Scoop squash and lightly mash. Season with nutmeg and cinnamon. Toss with half the pecans, and place in baking dish. Top with remaining pecans. Heat thoroughly at 350 degrees.

Optional (though not in my opinion): Top each serving with a dollop of crme fraiche.

With no real idea of what our guests will bring, I'm starting to worry about the balance of color on our buffet. Just in time, Jeff Mervais arrives from La Petite Maison with something green. My francophile hero has brought an old family recipe (from his former wife's grandmother) for rutabaga and peas. It's a simple dish, rutabagas boiled, then mashed with butter, placed in a serving dish and topped with steamed fresh green peas. We discover at dinner how good this is with turkey gravy.

Next to arrive is Ketel Larsen, chef at Phantom Canyon, bearing a salad course. More green; I am relieved. And blown away by this salad of baby spinach topped with grilled figs, gorgonzola cheese, pine nuts and a balsamic vinegar and fig dressing.

Ketel also brought dessert: a flaky-crusted (the secret is a drop of vinegar in the pie dough) apple-blackberry pie which will go nicely with the pumpkin ice cream Robert brought from Gertrude's. I haven't made ice cream since a day of endless cranking at Girl Scout camp (this was before electricity), but Robert assures me it's a snap:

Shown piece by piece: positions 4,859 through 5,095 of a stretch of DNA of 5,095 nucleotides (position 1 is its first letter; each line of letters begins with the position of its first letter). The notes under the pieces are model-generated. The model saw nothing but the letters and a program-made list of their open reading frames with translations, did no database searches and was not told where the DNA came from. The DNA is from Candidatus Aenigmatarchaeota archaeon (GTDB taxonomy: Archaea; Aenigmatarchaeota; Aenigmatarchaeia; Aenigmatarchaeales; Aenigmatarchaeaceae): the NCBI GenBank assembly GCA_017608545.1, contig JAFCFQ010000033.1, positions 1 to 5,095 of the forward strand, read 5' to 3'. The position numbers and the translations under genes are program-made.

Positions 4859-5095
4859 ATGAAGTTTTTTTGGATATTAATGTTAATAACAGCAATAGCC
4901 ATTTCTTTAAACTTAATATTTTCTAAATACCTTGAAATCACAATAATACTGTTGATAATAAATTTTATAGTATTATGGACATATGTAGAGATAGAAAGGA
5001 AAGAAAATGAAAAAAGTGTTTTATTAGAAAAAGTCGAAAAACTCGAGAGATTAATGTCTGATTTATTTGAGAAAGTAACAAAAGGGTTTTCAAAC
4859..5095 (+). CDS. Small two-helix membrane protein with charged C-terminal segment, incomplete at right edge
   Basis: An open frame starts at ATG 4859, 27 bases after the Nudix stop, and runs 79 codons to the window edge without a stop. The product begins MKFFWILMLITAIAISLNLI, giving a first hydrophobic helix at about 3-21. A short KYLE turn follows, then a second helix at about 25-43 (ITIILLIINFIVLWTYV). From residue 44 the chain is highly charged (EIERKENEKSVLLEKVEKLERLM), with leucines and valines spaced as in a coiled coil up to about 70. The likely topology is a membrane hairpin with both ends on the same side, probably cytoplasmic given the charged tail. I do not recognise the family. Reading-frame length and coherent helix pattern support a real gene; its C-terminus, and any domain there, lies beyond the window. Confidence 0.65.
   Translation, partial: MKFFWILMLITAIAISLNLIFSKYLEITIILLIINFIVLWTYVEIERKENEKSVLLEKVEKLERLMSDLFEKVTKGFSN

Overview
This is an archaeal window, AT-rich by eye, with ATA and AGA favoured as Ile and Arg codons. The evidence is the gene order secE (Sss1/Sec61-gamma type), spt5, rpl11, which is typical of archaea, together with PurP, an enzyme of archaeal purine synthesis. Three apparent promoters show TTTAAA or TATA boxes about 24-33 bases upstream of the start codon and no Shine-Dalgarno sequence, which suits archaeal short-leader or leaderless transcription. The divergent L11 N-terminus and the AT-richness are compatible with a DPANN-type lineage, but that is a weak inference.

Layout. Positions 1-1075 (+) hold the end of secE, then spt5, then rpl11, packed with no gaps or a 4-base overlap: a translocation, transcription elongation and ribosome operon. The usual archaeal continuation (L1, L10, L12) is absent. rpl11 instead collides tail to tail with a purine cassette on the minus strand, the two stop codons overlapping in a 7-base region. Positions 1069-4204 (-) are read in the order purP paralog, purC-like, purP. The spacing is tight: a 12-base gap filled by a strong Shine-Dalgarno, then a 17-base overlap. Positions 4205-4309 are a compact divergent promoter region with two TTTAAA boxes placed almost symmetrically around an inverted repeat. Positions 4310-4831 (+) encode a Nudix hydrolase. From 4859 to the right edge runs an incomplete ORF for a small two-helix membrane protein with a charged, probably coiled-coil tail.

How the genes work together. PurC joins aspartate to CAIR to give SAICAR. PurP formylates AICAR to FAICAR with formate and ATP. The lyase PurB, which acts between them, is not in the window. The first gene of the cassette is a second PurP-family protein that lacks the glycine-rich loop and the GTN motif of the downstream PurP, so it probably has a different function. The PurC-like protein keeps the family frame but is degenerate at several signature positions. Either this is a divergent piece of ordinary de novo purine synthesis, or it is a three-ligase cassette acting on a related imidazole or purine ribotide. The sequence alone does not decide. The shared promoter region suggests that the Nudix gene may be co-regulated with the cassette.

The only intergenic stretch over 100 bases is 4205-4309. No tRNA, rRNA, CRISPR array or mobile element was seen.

Pumpkin Ice Cream

5 eggs

2-1/2 cups brown sugar

1 tablespoon cinnamon 1 teaspoon nutmeg dash salt

1 teaspoon vanilla

3 cups mashed cooked pumpkin

4 cups milk

4 cups heavy cream

In large bowl or food processor, beat eggs till foamy. Slowly add brown sugar. Add spices, salt, vanilla, and pumpkin, and blend.

In ice cream freezer, add mixture plus milk and heavy cream. Follow directions of ice-cream freezing process. Voila!

Throughout the meal, we talked of holiday meal traditions, those memories we perpetuate through food so we can, Proust-like, hold to our past, reach to our future. For me, the smell of sage, onions and stuffing cooling in the draft of an open window will always return me to childhood. For John Broening, head chef at Primitivo, the fragrance of memory is a blend of chestnuts, caraway and vinegar, infusing the red cabbage dish his German grandmother made at Thanksgiving. He shares that dish and its fraternal twin: a more savory green cabbage seasoned with apples, bacon and onion. Lori and Rick Dominguez, owners of the Peppertree, have their own tradition of an "orphan Thanksgiving," spending the day with restaurant staff, a day in which food is pleasure, not pressure.

And so ends our feast.

Let this day of excess and blessing also be a day of reflection. I am grateful to my fantasy chefs and their contributions, not only to my penultimate Thanksgiving, but to the ever-improving restaurant scene in our little town. I am thankful for their talent, and for the friends with whom I enjoyed the fruits of our chefs' labors.

Now, about those leftovers